Now the avia comes from avian/avis which is Latin for bird which derives from aetós in Greek. Now seeing aviation is a fairly modern phenomena then the etymology of someone who flies is likely to be pretty modern - so the etymology for "aircraft pilot," 1887, from French aviateur, from Latin avis "bird" + -ateur (the common French suffix for someone who does something - like dominateur where the feminine is dominatrice or more commonly in English dominator and dominatrix). The English feminine form of aviatrix is from 1927; the earlier French aviatrice is from 1910, and an earlier English aviatress was first used in 1911.

Now those terms would have been very fresh as Raymonde de Laroche was the first woman to fly a powered aircraft as a Pilot with a licence on 8th March 1910. So really the etymology and its usage starts around that time, where aviatrice, aviatress and aviatrix are effectively correct in their own respective rights.


Another reference here on the more modern use of -trix is here: https://www.affixes.org/alpha/t/-trix.html
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Old 6th Jan 2022, 08:40
  #288 (permalink)  
 
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Originally Posted by The B Word View Post
I’m not so sure it’s as crystal clear as you state…



Now the avia comes from avian/avis which is Latin for bird which derives from aetós in Greek. Now seeing aviation is a fairly modern phenomena then the etymology of someone who flies is likely to be pretty modern - so the etymology for "aircraft pilot," 1887, from French aviateur, from Latin avis "bird" + -ateur (the common French suffix for someone who does something - like dominateur where the feminine is dominatrice or more commonly in English dominator and dominatrix). The English feminine form of aviatrix is from 1927; the earlier French aviatrice is from 1910, and an earlier English aviatress was first used in 1911.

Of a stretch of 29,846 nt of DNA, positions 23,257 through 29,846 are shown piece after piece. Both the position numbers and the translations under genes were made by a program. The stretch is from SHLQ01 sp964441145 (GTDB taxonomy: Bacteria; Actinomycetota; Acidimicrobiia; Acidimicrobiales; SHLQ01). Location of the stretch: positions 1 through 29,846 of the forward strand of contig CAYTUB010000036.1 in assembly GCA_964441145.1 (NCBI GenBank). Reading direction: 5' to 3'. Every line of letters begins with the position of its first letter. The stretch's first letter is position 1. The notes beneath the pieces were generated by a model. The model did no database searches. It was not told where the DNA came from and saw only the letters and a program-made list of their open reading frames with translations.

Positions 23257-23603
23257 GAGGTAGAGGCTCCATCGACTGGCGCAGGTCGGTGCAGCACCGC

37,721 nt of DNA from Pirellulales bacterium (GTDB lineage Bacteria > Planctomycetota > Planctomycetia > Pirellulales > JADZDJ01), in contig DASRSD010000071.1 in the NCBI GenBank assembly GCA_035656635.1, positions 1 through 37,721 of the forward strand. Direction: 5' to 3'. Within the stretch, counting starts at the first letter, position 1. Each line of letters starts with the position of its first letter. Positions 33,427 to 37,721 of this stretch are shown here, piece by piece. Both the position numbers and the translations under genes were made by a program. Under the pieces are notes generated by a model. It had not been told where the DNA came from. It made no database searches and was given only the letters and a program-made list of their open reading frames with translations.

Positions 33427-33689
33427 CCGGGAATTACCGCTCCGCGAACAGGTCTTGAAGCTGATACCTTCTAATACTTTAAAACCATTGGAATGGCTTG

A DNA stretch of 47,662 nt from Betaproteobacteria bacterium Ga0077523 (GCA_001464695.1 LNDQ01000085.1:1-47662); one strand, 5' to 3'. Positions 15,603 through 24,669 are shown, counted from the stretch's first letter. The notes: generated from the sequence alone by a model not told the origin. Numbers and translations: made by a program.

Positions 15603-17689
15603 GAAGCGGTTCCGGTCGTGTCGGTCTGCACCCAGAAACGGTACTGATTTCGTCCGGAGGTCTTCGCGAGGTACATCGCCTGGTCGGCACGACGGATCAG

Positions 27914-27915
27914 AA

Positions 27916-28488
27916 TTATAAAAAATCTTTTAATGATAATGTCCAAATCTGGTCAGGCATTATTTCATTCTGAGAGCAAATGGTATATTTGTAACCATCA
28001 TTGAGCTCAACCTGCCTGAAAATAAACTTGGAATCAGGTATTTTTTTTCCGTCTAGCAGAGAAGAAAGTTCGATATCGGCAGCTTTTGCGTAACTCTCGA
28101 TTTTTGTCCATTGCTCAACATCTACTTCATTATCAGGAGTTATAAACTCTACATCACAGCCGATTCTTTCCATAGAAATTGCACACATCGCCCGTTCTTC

Now those terms would have been very fresh as Raymonde de Laroche was the first woman to fly a powered aircraft as a Pilot with a licence on 8th March 1910. So really the etymology and its usage starts around that time, where aviatrice, aviatress and aviatrix are effectively correct in their own respective rights.


Another reference here on the more modern use of -trix is here: https://www.affixes.org/alpha/t/-trix.html
I was basing my argument on the fact that there are equally good etymological arguments for aviatrix, aviatrice and even aviatress. However, when I did some digging the first reference to la lady pilot being described as an aviatrice dated back to 1911 whereas the term aviatrix appeared to come into use post WW1 when lady pilots appeared in the news. This would have given aviatrice etymological precedence by some years, hence the last sentence in my post. However, I have just done a bit more digging and have just found the term aviatrix was also used in 1907 so that would give aviatrix precedence after all.
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Old 6th Jan 2022, 14:31
  #289 (permalink)  
 
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So.... do we still address officers as Sir and Ma'am, accordingly?

FB
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Old 6th Jan 2022, 14:51
  #290 (permalink)  
 
Join Date: Apr 2020
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Where I work we have been told to just start emails with "Good afternoon" or "Colleagues", and similar in briefings, to make everyone equal in every respect. This is removing the military distinctives from what is principally a Civil Service and industry driven workforce.

In order to satisfy the above it is better to add another addressee, even if they don't need to know, and needlessly fill their Inbox otherwise one has to be more specific in appropriately addressing the military superior using the 'S' or 'M' word which could be offensive if one has not been privileged to see their choice of pronouns in their signature block!
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Old 6th Jan 2022, 14:57
  #291 (permalink)  
 
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Either way Bword and ninthace regardless of the origin or precedence, a feminine version exists which rather defeats the purpose of the change.
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Old 6th Jan 2022, 19:20
  #292 (permalink)  
 
Join Date: Jun 2009
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The man wrote LADY!

I am told by them as knows that women prefer to be women [unless they want to be one of 57 other varieties] and not have doors opened and seats given up.

Still, old dog, new tricks ........

{Anyway one of our bell ringers is Lady X, married to Sir X]

signed
Dinosaur of Lincolnshire.